So, if the landlord is having the carpets replaced or knocking down the house, you do not have to have the carpets professionally cleaned. In this case, obtain confirmation in writing that the landlord is getting the carpets removed.
Do I need to use the agents cleaners?
Real estate agents will sometimes tell tenants that they have to use their recommended cleaner.
This is false and not legal. They can recommend you a cleaner to save you looking for one, but they cannot punish you by withholding your bond for not using theirs. You can use any methods to return the property to substantially the same condition as when you moved in.
Do I need to use a carpet cleaner from the agent’s list?
Real estate agents will often say that you have to use a carpet cleaner from the Carpet Cleaning Association of W.A. This is again, false, you can use any professional carpet cleaner as long as they can provide a receipt, unless you agreed otherwise in your tenancy agreement. If the agent tries to insist that you use their service provider, ask them where it says in either your tenancy agreement or law that you have to use a specific service provider. Have these conversations in writing as if they try to withhold you bond over it, they will serve as evidence.
Do I need to get the windows cleaned?
There are no specific clauses relating to having the windows cleaned. That is why paying close attention to the condition of the property when moving in is important.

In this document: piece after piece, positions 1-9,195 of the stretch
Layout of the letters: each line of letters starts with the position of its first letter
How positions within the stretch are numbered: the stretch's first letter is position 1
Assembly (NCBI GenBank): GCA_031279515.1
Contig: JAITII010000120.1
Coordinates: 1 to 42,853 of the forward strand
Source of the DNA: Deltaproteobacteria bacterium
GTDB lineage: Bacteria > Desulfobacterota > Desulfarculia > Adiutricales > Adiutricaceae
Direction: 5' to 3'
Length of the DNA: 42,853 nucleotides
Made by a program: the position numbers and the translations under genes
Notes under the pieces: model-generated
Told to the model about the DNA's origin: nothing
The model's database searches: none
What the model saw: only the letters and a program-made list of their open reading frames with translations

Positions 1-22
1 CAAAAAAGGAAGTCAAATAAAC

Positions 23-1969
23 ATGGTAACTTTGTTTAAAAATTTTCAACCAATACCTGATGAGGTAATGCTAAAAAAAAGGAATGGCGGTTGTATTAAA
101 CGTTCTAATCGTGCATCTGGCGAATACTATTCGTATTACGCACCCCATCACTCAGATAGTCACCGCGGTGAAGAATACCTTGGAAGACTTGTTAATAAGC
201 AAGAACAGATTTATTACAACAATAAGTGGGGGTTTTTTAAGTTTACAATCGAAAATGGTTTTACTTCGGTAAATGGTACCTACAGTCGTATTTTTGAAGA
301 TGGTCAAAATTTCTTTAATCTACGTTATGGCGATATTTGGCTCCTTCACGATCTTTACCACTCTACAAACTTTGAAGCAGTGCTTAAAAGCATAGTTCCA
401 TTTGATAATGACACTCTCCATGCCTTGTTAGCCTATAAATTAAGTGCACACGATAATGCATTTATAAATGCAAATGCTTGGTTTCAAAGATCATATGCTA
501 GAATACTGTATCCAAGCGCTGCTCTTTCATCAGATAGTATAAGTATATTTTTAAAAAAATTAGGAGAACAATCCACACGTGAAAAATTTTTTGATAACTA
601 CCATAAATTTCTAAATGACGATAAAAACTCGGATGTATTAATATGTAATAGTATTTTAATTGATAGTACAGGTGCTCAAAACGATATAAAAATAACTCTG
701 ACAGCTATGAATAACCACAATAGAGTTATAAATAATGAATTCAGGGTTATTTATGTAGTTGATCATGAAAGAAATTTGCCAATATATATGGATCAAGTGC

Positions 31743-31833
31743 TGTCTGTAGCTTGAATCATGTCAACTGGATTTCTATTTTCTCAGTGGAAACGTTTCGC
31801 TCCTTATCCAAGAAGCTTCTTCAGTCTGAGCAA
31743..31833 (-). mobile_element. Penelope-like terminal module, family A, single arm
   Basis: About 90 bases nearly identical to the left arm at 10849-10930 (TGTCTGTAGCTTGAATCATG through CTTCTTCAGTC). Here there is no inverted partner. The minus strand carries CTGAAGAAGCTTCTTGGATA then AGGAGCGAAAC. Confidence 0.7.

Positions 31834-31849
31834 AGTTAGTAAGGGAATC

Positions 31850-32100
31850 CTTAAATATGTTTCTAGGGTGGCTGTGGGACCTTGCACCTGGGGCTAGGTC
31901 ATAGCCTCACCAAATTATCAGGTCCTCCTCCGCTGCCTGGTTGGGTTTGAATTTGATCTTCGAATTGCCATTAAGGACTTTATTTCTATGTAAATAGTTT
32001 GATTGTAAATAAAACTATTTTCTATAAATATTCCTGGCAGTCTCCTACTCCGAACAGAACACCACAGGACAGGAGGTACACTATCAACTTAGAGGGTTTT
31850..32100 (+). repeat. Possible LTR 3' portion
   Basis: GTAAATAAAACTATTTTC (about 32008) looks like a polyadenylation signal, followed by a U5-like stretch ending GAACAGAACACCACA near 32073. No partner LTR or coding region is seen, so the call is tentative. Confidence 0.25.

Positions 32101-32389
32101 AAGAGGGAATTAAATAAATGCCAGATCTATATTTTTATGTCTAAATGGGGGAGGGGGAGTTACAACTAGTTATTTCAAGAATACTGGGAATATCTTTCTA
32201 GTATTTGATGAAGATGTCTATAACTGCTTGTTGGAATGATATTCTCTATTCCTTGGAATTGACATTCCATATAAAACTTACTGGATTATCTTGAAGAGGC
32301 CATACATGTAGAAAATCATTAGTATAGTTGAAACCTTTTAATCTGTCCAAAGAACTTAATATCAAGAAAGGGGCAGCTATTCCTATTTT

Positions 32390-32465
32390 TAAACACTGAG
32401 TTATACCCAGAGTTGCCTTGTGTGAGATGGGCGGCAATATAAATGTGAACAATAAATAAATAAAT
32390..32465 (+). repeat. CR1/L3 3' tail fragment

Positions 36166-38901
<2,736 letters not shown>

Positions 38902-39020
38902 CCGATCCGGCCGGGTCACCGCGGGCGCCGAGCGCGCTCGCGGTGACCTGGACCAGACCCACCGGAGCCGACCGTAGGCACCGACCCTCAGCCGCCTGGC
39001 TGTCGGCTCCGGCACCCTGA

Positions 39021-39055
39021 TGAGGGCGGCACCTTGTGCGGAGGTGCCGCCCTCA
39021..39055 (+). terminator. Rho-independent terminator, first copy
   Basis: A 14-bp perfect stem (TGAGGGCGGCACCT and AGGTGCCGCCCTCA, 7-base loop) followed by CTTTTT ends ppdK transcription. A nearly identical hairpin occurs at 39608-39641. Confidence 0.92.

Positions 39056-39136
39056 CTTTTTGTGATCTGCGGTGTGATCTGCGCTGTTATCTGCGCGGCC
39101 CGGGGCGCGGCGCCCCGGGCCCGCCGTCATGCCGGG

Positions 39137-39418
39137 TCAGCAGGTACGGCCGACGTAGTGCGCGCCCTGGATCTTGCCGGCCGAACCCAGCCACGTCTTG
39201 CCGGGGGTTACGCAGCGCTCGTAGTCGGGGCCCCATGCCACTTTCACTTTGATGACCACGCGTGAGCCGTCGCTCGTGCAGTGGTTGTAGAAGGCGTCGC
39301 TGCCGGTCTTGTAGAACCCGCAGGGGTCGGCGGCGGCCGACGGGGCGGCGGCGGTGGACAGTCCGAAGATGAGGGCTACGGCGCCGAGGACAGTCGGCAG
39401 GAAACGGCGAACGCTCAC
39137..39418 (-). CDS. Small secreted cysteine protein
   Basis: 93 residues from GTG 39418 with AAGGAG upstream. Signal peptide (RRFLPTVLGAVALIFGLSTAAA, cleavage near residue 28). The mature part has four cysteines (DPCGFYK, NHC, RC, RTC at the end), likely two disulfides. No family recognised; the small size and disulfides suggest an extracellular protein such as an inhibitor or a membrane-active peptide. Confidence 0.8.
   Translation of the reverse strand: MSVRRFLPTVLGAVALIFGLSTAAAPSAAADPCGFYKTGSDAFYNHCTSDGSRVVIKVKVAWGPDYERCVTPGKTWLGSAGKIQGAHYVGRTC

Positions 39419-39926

They should look as clean as the photos you have from your PCR.
We highly recommend that you or your cleaner attend the final inspection, and bring cleaning equipment. That way, if there are any cleaning issues, you can fix them on the spot.
The final inspection
The agent is required to do a final inspection as soon as possible after the tenant vacates the premises and within 14 days. Here they will raise any cleaning or repair issues. The agent is required to make all reasonable effort to allow the tenant to attend the final inspection. We highly recommend that you or your cleaner attend the final inspection, and bring cleaning equipment. That way, if there are any cleaning issues, you can fix them on the spot. The agent can sign off on it and you’ll be done.
You generally have 24 hours to rectify any issues raised on the final report although this will depend on your agent.
If there are any items raised that are not fair, stains or damage that were there when you moved in, or wear and tear, appeal them in writing straight away, providing photo evidence from your PCR.
What can my bond be held for?
Your landlord can hold your bond to cover the cost of cleaning or repairs, that are required to return the property to substantially the same condition as the PCR, that you have failed to attend to after the final inspection.
They cannot keep all or part of your bond to repair damage that was present when you moved in.
They cannot withhold your bond for wear and tear from fair use.
And they can only use your bond to repair damage incurred by you. For example if you left a red wine stain on the carpet, they cannot use your bond to re carpet the whole house, only that room.
They cannot withhold your bond for repairs or cleaning for services that would not benefit them, for example insisting on carpet cleaning if they are getting the carpets replaced.
Because they hold your bond, conflicting with real estate agents over the final inspection can be a difficult and frustrating experience. We recommend keeping things cordial, even if you feel like swearing at your agent. Be familiar with what’s expected of you as a tenant, get everything in writing, and attend the final inspection.